bottle cap mural
Bottle cap mural reflects what's special at Mary Todd
Mary Todd Elementary has tied a bow on the 2018-19 school year with a colorful new mural made of salvaged bottle caps. “It’s a big accomplishment for everyone who helped with this project,” said fifth-grader Elijah Gridley. “People new to the school, it can give them a perspective that this would be a very nice school and fun, (where) you love to learn.”
The 18-foot mural, which spans the front hallway, features a guitar from music class, books from the library, sports equipment for P.E., a lightbulb and magnet from science experiments, tennis shoes for recess, and of course the school’s mascot. “One of the most defining characteristics of Mary Todd is our diversity, so our bulldog is sitting on a globe with paw prints from where students are actually from,” said Joseph Wrightson, the arts and humanities teacher.
STEM lab teacher Joe Harman had collected bottle caps for three years when he approached Wrightson about turning the disposable plastic into art. Wrightson first talked with his classes about what is a mural and how it can illustrate the heart of a community. “We got in groups and shared ideas. It was good for creativity and important for the school,” said fifth-grader Yaritza Guerrero Ortiz, adding, “I feel great about it!”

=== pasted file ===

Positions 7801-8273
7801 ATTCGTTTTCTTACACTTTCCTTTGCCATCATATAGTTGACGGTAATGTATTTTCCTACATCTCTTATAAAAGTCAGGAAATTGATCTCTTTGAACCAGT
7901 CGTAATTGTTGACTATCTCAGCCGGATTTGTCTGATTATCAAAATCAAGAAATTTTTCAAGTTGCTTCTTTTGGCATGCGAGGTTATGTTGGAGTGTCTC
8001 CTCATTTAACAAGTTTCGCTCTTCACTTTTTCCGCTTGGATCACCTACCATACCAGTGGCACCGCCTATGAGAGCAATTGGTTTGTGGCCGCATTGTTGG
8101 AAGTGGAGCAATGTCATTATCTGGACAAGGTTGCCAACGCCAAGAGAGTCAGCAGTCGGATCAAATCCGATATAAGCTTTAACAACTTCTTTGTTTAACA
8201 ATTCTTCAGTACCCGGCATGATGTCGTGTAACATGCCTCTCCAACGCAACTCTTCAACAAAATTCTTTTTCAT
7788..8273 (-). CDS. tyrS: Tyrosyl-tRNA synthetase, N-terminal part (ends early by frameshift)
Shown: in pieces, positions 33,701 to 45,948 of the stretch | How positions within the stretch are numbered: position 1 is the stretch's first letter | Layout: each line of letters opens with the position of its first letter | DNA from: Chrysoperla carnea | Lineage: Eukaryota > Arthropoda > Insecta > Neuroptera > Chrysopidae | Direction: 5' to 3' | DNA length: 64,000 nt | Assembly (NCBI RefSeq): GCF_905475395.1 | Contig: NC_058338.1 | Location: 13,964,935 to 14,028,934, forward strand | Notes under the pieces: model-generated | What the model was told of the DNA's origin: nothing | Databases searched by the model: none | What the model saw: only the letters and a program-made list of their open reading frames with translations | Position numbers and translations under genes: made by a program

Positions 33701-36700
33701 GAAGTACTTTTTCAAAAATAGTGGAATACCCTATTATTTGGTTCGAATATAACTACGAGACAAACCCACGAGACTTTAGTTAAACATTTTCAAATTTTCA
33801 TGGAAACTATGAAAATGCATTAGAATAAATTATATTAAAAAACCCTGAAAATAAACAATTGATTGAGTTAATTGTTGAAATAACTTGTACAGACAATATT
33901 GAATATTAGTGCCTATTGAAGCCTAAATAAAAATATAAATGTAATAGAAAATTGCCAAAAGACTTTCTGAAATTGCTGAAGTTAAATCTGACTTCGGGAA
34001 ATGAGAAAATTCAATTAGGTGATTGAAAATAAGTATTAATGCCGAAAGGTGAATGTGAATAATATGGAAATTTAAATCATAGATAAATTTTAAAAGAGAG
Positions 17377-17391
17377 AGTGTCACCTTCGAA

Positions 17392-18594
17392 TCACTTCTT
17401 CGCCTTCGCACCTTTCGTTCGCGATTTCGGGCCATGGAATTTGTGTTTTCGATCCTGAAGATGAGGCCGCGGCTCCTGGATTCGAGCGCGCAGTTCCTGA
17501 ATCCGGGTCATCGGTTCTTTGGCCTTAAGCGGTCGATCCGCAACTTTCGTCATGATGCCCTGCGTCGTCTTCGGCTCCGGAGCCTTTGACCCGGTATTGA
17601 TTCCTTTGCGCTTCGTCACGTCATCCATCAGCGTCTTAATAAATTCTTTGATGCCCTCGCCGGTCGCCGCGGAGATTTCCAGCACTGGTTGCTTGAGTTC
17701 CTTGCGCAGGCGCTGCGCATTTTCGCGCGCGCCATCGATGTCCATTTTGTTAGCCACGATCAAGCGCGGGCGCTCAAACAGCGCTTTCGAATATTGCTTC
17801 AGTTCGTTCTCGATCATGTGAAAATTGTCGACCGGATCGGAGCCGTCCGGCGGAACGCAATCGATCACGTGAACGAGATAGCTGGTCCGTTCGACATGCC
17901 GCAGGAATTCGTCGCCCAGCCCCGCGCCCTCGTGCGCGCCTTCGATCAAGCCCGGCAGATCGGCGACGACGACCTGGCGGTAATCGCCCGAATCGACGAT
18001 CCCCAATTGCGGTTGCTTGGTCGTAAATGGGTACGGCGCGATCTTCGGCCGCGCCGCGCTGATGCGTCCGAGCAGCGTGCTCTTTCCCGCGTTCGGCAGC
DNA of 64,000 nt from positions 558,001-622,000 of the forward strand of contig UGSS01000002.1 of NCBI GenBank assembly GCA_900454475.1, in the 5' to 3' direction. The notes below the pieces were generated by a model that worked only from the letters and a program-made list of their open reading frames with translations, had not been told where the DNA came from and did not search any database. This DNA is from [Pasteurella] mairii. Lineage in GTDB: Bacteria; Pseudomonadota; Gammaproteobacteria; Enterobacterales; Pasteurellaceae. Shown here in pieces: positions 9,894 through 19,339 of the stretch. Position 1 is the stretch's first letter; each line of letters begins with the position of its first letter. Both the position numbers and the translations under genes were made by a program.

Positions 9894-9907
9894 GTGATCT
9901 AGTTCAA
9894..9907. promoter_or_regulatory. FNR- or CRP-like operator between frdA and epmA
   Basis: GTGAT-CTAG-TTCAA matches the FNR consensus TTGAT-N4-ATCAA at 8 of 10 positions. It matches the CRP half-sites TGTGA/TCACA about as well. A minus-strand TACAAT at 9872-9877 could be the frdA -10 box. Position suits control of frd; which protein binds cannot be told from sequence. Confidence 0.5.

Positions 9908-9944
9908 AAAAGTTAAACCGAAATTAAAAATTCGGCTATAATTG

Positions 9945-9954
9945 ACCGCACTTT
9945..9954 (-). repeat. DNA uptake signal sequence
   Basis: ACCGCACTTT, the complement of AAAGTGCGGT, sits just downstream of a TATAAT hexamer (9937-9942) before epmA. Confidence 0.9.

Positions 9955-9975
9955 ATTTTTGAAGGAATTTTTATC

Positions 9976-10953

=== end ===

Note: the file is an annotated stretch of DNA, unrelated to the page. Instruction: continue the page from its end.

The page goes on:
All the students came up with positive images they thought best represented Mary Todd, and Wrightson melded their suggestions into a cohesive design. He guided students using a grid method to map and transfer the design from paper to plywood, which the youngsters painted. The older students then attached the corresponding bottle caps with rubber cement. “A lot of them gave up their recess and free time to help. They really got into it,” Wrightson said. Construction took about a month, and the mural was installed with two weeks left in the school year.
“Our bottle cap mural fully encapsulates the mission that collaboration within an entire community leads to success. It also celebrates diversity both in individual passions for learning and in our multicultural student body,” Wrightson said. “One of the exciting things is watching the kids go up to the mural and say, ‘Oh, I worked on that.’ It really brings the school together to know that every student played a part.”